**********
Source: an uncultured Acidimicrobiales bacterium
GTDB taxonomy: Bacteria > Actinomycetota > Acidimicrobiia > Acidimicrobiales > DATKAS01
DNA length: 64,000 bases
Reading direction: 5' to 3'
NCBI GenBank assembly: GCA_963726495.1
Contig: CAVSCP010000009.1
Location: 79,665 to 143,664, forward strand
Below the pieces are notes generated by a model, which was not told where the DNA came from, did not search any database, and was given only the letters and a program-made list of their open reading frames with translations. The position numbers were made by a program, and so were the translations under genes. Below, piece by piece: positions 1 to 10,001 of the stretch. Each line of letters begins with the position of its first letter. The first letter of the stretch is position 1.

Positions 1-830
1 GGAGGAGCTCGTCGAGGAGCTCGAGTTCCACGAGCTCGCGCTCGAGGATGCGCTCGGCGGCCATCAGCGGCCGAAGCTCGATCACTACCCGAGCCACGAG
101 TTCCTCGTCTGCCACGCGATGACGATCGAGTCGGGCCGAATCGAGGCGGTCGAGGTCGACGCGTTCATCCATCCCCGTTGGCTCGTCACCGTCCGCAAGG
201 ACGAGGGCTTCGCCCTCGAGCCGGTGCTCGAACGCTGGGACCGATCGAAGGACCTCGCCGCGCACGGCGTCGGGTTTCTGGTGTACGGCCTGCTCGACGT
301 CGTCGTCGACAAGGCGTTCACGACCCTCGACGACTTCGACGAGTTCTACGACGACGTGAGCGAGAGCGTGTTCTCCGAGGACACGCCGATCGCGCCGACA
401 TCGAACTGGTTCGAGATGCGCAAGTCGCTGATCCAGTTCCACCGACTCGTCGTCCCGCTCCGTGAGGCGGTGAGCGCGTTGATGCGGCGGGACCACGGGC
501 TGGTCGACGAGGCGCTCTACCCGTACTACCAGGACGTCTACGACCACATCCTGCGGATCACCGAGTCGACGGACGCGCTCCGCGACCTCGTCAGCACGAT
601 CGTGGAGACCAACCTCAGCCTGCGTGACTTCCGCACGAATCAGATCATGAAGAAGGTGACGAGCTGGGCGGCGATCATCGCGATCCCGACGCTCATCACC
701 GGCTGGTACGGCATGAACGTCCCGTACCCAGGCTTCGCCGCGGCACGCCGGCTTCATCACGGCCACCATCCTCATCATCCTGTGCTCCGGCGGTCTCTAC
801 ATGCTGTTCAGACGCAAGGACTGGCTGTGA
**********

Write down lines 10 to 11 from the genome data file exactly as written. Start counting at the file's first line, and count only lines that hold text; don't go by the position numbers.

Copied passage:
1 GGAGGAGCTCGTCGAGGAGCTCGAGTTCCACGAGCTCGCGCTCGAGGATGCGCTCGGCGGCCATCAGCGGCCGAAGCTCGATCACTACCCGAGCCACGAG
101 TTCCTCGTCTGCCACGCGATGACGATCGAGTCGGGCCGAATCGAGGCGGTCGAGGTCGACGCGTTCATCCATCCCCGTTGGCTCGTCACCGTCCGCAAGG